QNLP 2019 Exploring Near Term Quantum Computing A Look at Rigorous Statements

YouTube video


Welcome to QNLP 2019, a workshop dedicated to the exciting field of near-term quantum computing. In this article, we will explore the main points discussed in a YouTube video by Jens Eisert titled “Rigorous statements on near-term quantum computing” and delve into rigorous statements and proof pockets in this field.


Near-term quantum computing is currently receiving a lot of attention and excitement as researchers race to explore the potential of this emerging technology. However, amidst the excitement, it can be challenging to fully grasp what is really achievable and the specific ways in which quantum computing can offer speedups.

While it may not be possible to answer all the important questions surrounding near-term quantum computing in this article, we can discuss the idea of making rigorous statements in this largely heuristic-driven field. By examining three instances of rigorous statements, we can gain a better understanding of the current progress and potential of near-term quantum computing.

The Vision of Fully Fledged Quantum Computers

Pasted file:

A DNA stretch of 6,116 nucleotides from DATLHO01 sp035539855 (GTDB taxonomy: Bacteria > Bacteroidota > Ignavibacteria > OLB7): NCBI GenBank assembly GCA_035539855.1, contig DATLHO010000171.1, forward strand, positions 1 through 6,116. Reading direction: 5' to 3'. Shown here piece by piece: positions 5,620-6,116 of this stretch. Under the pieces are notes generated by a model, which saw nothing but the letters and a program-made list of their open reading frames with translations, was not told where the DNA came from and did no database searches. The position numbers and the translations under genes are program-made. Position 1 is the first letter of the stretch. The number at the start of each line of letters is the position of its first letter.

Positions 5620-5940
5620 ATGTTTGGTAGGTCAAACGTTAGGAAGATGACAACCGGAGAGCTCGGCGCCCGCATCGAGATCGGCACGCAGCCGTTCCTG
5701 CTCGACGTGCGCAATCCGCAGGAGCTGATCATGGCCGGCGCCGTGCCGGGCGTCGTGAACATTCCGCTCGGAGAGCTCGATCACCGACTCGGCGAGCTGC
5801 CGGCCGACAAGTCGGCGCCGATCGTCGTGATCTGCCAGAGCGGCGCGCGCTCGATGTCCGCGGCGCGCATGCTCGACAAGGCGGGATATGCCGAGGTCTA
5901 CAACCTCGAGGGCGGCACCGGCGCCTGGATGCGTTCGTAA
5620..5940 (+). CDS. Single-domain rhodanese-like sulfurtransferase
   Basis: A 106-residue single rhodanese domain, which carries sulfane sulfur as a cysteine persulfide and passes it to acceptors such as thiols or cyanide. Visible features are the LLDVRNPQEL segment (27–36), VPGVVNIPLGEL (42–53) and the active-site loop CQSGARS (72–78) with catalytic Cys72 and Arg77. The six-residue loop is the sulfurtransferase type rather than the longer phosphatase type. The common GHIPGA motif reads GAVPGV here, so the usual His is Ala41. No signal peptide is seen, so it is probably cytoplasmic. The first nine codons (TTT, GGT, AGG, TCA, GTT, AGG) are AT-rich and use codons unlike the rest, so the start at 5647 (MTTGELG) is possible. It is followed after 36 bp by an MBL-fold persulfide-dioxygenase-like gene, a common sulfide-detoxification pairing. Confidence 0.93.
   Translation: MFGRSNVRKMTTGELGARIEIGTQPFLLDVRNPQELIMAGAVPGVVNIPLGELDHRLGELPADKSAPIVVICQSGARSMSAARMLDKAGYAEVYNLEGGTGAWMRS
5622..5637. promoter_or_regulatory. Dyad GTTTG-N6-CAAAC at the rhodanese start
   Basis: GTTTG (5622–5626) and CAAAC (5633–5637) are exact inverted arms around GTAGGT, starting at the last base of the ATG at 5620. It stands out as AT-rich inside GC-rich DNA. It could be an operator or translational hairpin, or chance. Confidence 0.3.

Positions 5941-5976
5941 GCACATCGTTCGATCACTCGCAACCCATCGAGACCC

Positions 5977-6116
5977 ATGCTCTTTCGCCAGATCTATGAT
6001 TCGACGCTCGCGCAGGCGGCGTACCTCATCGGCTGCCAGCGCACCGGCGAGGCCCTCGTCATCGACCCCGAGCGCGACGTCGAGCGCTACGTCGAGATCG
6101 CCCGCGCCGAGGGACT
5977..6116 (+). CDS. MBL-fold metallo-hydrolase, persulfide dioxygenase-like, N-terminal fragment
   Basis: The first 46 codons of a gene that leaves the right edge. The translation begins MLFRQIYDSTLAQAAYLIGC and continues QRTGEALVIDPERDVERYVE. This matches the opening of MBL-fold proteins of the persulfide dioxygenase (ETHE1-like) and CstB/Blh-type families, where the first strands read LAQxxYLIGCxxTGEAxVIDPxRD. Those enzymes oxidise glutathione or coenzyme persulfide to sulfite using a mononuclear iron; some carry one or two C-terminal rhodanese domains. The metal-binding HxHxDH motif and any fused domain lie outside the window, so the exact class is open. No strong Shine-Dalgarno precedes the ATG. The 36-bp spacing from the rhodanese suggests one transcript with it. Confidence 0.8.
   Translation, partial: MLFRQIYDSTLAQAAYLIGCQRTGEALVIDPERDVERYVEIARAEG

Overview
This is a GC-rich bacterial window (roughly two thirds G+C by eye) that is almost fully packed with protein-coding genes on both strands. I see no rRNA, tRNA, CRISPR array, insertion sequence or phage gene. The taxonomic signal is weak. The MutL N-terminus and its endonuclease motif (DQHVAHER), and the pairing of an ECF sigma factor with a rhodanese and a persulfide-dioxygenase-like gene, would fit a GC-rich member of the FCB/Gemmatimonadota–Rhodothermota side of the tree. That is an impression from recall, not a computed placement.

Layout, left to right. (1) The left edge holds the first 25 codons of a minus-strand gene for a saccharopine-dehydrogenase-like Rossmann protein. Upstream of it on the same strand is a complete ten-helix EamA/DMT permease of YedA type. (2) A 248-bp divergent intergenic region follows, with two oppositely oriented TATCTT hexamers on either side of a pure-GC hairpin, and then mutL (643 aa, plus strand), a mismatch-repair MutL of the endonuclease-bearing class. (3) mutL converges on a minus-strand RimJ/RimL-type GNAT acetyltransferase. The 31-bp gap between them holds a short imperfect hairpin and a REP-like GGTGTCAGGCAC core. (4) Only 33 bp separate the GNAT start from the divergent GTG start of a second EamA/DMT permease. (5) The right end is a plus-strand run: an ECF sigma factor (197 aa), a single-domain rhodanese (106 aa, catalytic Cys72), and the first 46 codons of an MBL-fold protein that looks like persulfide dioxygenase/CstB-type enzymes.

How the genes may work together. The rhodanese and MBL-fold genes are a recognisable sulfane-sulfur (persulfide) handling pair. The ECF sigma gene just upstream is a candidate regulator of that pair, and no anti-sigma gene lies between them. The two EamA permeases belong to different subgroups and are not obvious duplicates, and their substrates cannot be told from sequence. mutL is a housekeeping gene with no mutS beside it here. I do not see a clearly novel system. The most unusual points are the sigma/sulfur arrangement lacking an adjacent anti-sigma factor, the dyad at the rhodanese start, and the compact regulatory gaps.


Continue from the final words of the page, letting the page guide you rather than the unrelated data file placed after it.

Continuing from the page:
The guiding vision in this field is the idea of a fully fledged quantum computer capable of solving NP problems in polynomial time. The famous Shor’s algorithm and other hidden subgroup problems are prominent examples of this vision. However, the reality is that large-scale, fault-tolerant quantum computers are still a distant possibility.

Current State: Small and Noisy Quantum Computers

Currently, we have small and noisy quantum computers, which may not have high average gate fidelities but still hold immense potential. Companies like IBM and Google have made significant progress in building quantum devices with qubit counts of up to 72. These devices, although small, were considered science-fiction not too long ago.